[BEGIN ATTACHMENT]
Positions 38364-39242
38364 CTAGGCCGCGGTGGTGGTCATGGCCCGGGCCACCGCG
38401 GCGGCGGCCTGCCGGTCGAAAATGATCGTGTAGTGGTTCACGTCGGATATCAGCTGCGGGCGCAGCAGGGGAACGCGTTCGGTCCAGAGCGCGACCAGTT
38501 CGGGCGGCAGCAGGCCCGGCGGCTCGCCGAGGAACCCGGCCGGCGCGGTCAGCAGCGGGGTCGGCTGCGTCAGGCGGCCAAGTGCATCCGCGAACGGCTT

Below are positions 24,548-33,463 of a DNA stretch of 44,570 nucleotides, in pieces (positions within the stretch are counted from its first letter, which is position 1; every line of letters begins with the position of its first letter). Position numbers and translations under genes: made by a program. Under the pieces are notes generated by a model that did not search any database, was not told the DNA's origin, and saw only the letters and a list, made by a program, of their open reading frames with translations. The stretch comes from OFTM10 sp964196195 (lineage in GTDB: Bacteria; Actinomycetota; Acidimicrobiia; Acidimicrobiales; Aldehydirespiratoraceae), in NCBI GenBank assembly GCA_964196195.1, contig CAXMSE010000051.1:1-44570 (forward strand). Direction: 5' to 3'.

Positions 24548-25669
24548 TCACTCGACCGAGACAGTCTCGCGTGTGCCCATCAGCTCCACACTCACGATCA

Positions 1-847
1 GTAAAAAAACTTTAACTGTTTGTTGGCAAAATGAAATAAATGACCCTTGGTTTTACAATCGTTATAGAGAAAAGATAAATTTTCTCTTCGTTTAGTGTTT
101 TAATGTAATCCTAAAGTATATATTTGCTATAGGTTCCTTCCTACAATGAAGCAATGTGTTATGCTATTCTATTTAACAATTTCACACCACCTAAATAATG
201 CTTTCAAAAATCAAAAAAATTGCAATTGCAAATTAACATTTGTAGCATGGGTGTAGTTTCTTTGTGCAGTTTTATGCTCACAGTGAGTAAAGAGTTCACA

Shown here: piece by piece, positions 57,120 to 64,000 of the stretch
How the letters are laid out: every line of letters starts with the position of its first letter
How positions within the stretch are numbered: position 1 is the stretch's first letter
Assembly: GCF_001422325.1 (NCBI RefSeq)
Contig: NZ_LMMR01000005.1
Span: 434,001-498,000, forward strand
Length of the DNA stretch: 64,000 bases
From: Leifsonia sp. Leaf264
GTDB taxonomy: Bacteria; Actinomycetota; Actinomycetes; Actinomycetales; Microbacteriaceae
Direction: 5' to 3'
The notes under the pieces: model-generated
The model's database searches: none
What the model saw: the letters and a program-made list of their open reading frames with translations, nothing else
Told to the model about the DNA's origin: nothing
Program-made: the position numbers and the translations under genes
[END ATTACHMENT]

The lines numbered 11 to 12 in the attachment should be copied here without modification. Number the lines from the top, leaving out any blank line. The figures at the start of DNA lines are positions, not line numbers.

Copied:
201 CTTTCAAAAATCAAAAAAATTGCAATTGCAAATTAACATTTGTAGCATGGGTGTAGTTTCTTTGTGCAGTTTTATGCTCACAGTGAGTAAAGAGTTCACA

Shown here: piece by piece, positions 57,120 to 64,000 of the stretch